Alumna Cintron Spreads Diversity and Inclusion Message
Piedmont University alumna Daniela Cintron ’09 is spreading the word about diversity and inclusion. She is doing it in English and Spanish as marketing director for an Atlanta-based law firm and as a freelance writer.
The partners at Diaz & Gaeta Law are the sons of immigrants. The bilingual law firm provides legal help for underserved and underrepresented minorities.
“A big part of my job as the marketing director is to find ways to not just sell to minorities but to empower them with information,” Cintron said. “That’s really key to what we do.”
One of the positions she held before her move to Boston was social media strategist and journalist for Athens-based Community Newspapers Inc. She helped The Northeast Georgian newspaper print and distribute its first-ever Spanish edition in 2020.
Cintron pitched a story titled “Latinos — Interrupting the Narrative in Film” to Oz Magazine, a publication focused on the film, television, print, and new media industries in Georgia. Her story landed on the cover of the January/February 2022 edition and highlights the work of three Latina actors who created an organization called Latinas in Media Atlanta (LIMA).
“Latinas are a minority of minorities in the industry, and they are finally demanding more than just a seat at the table,” Cintron said. “Now they’re speaking up and fighting for their place in the industry.”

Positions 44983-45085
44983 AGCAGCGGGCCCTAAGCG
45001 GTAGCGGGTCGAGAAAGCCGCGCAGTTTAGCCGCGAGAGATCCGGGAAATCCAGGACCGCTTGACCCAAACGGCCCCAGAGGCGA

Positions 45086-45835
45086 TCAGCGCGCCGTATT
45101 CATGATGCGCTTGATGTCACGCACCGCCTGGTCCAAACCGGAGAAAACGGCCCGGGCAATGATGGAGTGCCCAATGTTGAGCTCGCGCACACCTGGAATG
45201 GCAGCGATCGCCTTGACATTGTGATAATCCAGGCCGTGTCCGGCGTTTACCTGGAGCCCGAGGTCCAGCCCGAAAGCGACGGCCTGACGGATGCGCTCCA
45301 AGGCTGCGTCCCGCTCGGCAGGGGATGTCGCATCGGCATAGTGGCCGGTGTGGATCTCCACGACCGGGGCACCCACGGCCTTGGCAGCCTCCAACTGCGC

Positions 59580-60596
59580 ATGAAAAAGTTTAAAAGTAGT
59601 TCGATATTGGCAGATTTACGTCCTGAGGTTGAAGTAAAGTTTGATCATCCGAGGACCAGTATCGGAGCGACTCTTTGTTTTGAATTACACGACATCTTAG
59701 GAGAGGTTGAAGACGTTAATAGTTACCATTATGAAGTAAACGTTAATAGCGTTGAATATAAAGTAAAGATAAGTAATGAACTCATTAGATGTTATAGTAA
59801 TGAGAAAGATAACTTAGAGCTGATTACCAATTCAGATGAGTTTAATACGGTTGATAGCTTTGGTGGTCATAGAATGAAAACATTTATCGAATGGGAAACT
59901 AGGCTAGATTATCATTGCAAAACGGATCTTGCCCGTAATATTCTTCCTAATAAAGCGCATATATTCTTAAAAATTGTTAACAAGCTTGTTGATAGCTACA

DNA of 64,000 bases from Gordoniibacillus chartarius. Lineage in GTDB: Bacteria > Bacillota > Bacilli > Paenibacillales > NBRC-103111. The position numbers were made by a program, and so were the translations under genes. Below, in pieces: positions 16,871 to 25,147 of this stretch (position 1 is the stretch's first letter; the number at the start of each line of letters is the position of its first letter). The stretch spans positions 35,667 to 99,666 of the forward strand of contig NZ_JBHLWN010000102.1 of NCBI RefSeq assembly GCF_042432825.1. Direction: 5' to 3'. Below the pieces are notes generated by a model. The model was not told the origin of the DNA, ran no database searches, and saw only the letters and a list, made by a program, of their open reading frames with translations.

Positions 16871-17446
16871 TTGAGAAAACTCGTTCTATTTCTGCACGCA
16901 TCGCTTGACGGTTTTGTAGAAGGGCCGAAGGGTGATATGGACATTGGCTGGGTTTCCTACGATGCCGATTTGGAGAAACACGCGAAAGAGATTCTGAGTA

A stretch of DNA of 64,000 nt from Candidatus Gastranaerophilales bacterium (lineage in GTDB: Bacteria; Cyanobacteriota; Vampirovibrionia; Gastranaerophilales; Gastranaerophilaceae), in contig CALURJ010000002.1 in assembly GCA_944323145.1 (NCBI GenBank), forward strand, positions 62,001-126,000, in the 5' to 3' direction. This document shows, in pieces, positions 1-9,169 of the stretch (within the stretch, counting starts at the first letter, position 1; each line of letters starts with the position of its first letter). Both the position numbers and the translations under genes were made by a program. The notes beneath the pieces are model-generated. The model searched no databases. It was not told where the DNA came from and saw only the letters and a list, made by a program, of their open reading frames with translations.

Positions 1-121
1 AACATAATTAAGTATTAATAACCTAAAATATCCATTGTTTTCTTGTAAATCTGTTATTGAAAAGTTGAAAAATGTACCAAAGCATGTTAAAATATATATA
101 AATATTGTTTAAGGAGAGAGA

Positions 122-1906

Featuring Latinas on the cover was a first for Oz Magazine, which was launched in the 1990s. Cintron said the actors were emotional when they learned that she would be writing about the impact Latinas have on the industry.
“They cried. They said it would open up a conversation around how we need to stop casting Latinas as maids or in small or non-speaking roles,” she said. “Latinas have what it takes to take on bigger roles and shouldn’t be put in a box or stereotyped.”
The Oz Magazine story was written in English. Cintron has also written stories in Spanish for the Atlanta Convention & Visitors Bureau’s Discover Atlanta.
“You get to share with both demographics. To make that crossover when we talk about inclusion, that’s exactly what was going on. That’s exactly what we are doing,” she said. “I’m super excited about that.”
Cintron was one of very few Latinas from her high school who went to and graduated from college. She said Piedmont accepted her for who she is. She often thinks of the moment that she walked into Dr. Dale Van Cantfort’s office and told the mass communications professor that she needed to get rid of her accent.
He said no.
“He said, ‘Daniela, that is the beauty of you. That is who you are,’” Cintron said. “For him to say that completely changed my life.”
Piedmont, she said, helped her accept and grow into herself.
“It helped me enhance the diverse person that I am. That was huge for me.”